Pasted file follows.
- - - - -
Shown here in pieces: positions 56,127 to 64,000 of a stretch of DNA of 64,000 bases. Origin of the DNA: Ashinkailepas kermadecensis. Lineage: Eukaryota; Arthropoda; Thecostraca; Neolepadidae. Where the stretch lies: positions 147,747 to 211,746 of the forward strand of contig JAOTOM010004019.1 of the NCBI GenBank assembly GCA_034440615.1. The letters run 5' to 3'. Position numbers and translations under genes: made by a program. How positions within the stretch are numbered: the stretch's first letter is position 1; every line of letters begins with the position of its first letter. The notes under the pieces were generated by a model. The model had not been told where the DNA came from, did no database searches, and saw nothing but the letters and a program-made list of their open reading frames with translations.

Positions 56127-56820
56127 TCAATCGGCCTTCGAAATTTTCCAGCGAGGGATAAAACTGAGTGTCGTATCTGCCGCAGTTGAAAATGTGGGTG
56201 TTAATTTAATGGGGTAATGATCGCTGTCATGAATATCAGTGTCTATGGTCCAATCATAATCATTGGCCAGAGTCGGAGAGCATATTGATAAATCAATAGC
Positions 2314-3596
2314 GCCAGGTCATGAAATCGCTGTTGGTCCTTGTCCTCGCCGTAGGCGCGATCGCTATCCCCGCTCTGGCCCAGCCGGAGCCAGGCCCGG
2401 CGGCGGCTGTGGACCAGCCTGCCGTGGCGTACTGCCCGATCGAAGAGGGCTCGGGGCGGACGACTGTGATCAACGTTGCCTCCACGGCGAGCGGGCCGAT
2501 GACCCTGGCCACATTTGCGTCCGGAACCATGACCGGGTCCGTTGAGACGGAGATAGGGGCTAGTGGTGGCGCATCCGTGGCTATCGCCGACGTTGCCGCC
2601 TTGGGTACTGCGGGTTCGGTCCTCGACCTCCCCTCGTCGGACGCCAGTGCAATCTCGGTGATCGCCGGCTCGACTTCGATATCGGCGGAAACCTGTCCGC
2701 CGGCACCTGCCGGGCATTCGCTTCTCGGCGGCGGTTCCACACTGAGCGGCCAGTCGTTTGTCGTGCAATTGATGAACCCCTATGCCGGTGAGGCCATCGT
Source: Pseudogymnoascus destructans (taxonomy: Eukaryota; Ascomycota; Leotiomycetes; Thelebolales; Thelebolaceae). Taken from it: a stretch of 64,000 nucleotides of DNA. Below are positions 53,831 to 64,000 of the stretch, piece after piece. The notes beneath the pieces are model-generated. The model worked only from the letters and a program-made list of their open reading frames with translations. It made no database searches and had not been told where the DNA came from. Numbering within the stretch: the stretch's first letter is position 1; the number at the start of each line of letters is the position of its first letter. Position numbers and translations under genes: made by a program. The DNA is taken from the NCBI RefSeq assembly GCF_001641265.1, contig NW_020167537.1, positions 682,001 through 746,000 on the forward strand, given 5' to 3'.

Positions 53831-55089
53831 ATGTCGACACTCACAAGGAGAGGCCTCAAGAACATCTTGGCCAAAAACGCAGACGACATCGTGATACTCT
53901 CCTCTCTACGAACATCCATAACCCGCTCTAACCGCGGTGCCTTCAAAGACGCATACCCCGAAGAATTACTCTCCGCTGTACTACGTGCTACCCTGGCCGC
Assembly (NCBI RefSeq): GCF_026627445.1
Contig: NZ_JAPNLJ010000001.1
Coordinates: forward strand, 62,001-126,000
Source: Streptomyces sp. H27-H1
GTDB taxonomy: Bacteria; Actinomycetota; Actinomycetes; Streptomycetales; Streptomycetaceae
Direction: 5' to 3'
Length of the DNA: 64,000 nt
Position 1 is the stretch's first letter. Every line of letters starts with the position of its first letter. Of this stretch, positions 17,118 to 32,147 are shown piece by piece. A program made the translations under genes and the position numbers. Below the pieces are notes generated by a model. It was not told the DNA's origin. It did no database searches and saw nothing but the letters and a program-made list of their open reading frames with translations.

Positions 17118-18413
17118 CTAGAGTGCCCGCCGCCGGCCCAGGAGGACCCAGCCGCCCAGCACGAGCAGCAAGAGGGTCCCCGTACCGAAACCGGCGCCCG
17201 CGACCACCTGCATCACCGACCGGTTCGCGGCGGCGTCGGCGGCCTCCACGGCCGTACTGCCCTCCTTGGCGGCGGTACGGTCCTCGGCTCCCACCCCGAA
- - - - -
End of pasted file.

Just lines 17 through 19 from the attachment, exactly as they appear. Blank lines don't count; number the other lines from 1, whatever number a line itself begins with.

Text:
Coordinates: forward strand, 62,001-126,000
Source: Streptomyces sp. H27-H1
GTDB taxonomy: Bacteria; Actinomycetota; Actinomycetes; Streptomycetales; Streptomycetaceae